Geek cooking: In search of vanilla

Vanilla beans

Winter is a great time for baked goods. Or as we like to call them in this household, baked awesomes. Baked awesomes usually involve a splash of vanilla extract. Our supplies are dwindling. The 500ml bottle of Posa pure vanilla extract that W- brought back from Mexico a number of years ago is down to maybe four batches of cookies’ worth.

W- and J- are maple syrup snobs (nothing but pure maple syrup, and even then, only particular kinds!), and I suspect we’re all that way about our vanilla extract, too. so I’m not even going to try to suggest the artificial vanilla extract readily available in supermarkets. Besides, I think it’s awesome that W- had a 500ml bottle of pure vanilla extract in his kitchen when most supermarkets only sell these tiny little bottles of vanilla (and fake, at that!).

So W- was searching the Net for a good place to order pure vanilla extract, preferably from Mexico. Turns out this is a dicey proposition because a number of companies add coumarin to bottles of vanilla extract (Wikipedia:coumarin). It’s cheap and it tastes like vanilla. It also does Really Bad Things to your liver.

Along the way, we discovered that you can make vanilla extract at home. It involves vanilla beans and vodka, neither of which we keep handy. We’re looking forward to experimenting with it, though.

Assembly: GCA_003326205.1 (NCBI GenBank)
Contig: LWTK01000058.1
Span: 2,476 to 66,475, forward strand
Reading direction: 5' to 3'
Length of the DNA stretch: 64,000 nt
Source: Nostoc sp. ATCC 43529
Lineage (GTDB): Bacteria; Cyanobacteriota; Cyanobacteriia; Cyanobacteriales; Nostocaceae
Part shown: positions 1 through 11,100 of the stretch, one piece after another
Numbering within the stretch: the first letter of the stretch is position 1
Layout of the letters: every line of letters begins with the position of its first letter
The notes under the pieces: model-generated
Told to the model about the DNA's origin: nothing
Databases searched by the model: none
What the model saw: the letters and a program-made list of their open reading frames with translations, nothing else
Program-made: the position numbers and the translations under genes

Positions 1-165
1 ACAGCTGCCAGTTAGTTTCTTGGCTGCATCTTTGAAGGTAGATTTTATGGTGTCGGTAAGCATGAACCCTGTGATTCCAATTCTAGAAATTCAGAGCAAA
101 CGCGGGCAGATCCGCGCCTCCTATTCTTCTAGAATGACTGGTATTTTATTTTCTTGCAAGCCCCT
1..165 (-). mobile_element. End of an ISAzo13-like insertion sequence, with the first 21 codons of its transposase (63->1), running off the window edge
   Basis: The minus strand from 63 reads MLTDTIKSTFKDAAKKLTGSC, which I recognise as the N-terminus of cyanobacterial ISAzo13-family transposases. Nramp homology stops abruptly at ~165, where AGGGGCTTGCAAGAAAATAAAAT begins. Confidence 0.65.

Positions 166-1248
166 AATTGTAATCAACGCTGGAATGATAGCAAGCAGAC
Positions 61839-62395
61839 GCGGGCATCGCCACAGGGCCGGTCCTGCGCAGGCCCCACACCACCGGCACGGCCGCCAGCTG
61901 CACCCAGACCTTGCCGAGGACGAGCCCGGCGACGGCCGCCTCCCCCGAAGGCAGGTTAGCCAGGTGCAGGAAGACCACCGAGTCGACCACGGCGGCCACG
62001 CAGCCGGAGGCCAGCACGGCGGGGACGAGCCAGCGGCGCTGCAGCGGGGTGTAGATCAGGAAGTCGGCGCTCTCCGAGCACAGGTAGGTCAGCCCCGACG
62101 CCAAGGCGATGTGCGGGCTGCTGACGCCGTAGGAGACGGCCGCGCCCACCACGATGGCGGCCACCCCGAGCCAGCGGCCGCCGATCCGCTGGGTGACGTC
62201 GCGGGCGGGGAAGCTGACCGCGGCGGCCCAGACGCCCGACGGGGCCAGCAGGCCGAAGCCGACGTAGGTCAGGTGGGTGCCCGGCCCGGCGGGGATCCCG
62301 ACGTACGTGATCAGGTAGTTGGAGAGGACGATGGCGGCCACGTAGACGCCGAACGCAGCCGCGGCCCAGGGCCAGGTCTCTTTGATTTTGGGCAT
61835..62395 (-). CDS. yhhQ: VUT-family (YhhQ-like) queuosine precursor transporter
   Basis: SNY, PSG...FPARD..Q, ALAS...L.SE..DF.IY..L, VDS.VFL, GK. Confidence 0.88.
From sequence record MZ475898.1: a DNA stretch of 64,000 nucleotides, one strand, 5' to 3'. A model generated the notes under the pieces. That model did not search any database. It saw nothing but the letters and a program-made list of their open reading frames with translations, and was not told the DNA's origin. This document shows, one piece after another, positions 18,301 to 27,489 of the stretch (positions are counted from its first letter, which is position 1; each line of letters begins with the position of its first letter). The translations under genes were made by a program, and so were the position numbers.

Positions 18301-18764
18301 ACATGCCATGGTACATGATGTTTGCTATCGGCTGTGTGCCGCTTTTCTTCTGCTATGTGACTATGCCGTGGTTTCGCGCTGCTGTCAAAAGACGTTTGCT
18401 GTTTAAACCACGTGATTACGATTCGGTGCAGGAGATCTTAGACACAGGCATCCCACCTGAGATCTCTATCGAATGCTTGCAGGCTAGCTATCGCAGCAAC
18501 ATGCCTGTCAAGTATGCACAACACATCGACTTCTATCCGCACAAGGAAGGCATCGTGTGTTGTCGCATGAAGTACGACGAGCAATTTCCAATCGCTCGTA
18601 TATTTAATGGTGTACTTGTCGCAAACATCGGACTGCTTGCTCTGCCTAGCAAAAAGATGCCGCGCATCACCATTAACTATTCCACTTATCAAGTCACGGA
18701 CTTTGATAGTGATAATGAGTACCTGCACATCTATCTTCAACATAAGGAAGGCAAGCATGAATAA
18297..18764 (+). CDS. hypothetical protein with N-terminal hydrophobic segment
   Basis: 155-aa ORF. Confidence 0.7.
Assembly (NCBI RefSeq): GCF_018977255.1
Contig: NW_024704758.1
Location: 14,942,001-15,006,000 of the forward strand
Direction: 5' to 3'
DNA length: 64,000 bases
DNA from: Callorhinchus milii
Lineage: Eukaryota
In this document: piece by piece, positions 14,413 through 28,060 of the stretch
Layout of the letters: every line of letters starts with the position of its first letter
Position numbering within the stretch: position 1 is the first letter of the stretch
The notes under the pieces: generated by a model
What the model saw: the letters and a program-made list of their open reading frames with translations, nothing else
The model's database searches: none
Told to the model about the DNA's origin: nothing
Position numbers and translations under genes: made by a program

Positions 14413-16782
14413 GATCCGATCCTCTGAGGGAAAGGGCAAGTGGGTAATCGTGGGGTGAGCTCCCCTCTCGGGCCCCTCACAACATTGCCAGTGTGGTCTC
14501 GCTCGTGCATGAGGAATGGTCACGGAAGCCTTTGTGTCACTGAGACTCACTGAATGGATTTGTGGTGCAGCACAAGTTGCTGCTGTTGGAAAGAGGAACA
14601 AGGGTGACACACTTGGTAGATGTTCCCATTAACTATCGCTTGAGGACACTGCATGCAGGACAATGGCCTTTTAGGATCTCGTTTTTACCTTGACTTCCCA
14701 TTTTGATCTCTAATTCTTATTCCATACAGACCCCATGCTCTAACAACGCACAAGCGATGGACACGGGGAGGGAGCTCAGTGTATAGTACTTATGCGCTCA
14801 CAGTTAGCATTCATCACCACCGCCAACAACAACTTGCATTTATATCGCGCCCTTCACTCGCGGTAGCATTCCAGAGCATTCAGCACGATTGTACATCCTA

And just as an example of how amazing the Internet is: we found that recipe on an entire site dedicated to the vanilla bean – varieties, comparisons, recipes, and so on.

I’ll keep you posted on the awesomeness. =)

Vanilla beans photo © 2009 acfou Creative Commons Attribution License

  • I’ve actually been making my own vanilla extract since last year. It helps to know where you could source out the different bean varieties. Mix according to your taste. Right now I’m doing half-and-half of PNG and Madagascar. :)

  • Paul

    You may want to try vanilla sugar in your baking. Put a couple beans in a glass jar with 3 or 4 cups of granulated sugar and let it sit for two or three weeks. As you use the sugar you just keep topping off the jar and periodically add a new vanilla bean.

    A mail order place for vanilla extract is

    I’ve bought other spices from them and the quality has always been very good. Of course, you pay for what you get.

    I’m surprised you don’t have any specialty markets that would carry the vanilla extract.

  • Pure vanilla extract is available at most grocery stores but it is 4 times more expensive than artificial vanilla extract and usually in short supply. It comes in the same branded bottle as artificial vanilla extract. Club House, 46ml, $4.00.

  • 46ml! That’s nothing. We’d be running out of it all the time, and it’d be a waste of packaging to have so many small bottles. I think we’ll go the vanilla bean way, and maybe even explore all these other yummy treats… =)

  • Beatrice

    Costco has yummy organic vanilla extract. Used it yesterday in fact!

  • I’ve been fortunate to have a friend bring us back pure vanilla sticks. Since my wife is currently studying to become a chef, it’s come handy many times as she tries new recipes. And it smells absolutely amazing in the kitchen every time she uses it!

  • When I went to Mexico, I was told that one of the things that I should buy is vanilla, since it’s a local product. I didn’t shop much while in Cancun, but saw a stand of bottled vanilla at the airport.

    I was amused that there were as many bottles of artificial vanilla as the real thing. I didn’t find the real vanilla at the airport to be really cheap — and it’s always risky transporting liquids in hand luggage — so decided that it would be just as well to buy it at home.